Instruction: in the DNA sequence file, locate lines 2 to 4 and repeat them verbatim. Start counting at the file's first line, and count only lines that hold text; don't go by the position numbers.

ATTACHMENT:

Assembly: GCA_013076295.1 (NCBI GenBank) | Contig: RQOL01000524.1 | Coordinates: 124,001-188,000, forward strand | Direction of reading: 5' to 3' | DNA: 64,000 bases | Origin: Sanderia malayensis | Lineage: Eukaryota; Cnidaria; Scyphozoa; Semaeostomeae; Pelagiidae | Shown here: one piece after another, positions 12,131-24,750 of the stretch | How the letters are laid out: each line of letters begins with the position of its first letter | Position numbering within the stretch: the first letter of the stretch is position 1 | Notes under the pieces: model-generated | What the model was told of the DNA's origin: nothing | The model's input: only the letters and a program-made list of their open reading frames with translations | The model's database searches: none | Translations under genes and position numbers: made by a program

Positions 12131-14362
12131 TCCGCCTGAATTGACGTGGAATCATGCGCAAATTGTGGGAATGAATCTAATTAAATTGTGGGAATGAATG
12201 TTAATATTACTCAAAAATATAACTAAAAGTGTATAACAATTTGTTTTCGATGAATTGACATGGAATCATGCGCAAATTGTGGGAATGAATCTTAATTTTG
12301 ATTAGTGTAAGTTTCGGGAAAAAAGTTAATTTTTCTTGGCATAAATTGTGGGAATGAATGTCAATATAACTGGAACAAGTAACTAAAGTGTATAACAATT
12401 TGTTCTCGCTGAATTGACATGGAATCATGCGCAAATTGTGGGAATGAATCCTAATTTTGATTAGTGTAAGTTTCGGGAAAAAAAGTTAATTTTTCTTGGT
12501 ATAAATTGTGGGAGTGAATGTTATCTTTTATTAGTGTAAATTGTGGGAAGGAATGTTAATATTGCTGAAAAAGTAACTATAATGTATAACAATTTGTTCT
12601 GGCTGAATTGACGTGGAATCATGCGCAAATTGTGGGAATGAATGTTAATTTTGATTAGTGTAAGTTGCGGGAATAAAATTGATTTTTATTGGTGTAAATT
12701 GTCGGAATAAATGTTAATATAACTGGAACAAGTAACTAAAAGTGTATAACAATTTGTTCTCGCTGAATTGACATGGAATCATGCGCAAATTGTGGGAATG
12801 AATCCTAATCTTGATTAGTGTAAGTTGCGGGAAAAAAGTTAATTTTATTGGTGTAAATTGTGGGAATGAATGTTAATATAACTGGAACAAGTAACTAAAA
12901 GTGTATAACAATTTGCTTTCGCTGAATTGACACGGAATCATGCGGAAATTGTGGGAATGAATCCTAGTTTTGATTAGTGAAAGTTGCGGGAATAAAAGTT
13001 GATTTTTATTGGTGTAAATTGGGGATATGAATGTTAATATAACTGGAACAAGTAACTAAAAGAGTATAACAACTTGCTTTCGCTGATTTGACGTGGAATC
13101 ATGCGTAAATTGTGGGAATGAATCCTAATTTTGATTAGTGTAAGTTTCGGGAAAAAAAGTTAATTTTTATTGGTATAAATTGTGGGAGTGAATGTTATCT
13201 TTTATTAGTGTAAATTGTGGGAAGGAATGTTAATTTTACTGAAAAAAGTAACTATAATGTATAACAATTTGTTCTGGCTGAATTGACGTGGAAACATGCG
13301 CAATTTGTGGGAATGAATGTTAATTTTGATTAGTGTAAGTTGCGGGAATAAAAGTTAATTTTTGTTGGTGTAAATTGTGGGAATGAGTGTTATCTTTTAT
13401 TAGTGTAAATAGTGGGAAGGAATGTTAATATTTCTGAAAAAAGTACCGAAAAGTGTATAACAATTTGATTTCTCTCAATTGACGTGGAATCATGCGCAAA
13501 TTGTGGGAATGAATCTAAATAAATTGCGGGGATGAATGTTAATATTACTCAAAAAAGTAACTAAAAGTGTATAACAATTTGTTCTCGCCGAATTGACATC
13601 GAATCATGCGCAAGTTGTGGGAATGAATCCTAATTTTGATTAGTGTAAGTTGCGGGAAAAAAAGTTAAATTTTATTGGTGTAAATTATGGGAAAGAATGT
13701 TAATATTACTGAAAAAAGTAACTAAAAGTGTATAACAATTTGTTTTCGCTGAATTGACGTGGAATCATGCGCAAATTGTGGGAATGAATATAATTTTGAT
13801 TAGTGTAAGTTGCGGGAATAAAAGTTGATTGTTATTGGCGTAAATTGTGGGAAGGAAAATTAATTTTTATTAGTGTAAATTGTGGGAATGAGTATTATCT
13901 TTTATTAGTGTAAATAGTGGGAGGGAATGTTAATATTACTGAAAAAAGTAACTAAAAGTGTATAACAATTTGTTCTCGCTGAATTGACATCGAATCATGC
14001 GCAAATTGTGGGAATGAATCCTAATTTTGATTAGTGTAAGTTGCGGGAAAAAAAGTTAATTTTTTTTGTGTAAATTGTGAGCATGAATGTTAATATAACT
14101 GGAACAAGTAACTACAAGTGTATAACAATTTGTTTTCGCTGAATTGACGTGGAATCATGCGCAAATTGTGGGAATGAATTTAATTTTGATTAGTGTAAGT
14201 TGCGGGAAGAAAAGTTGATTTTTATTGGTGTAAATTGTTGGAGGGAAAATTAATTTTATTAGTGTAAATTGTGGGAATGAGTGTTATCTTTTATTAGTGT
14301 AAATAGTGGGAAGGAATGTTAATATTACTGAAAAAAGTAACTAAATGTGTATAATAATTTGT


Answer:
Positions 12131-14362
12131 TCCGCCTGAATTGACGTGGAATCATGCGCAAATTGTGGGAATGAATCTAATTAAATTGTGGGAATGAATG
12201 TTAATATTACTCAAAAATATAACTAAAAGTGTATAACAATTTGTTTTCGATGAATTGACATGGAATCATGCGCAAATTGTGGGAATGAATCTTAATTTTG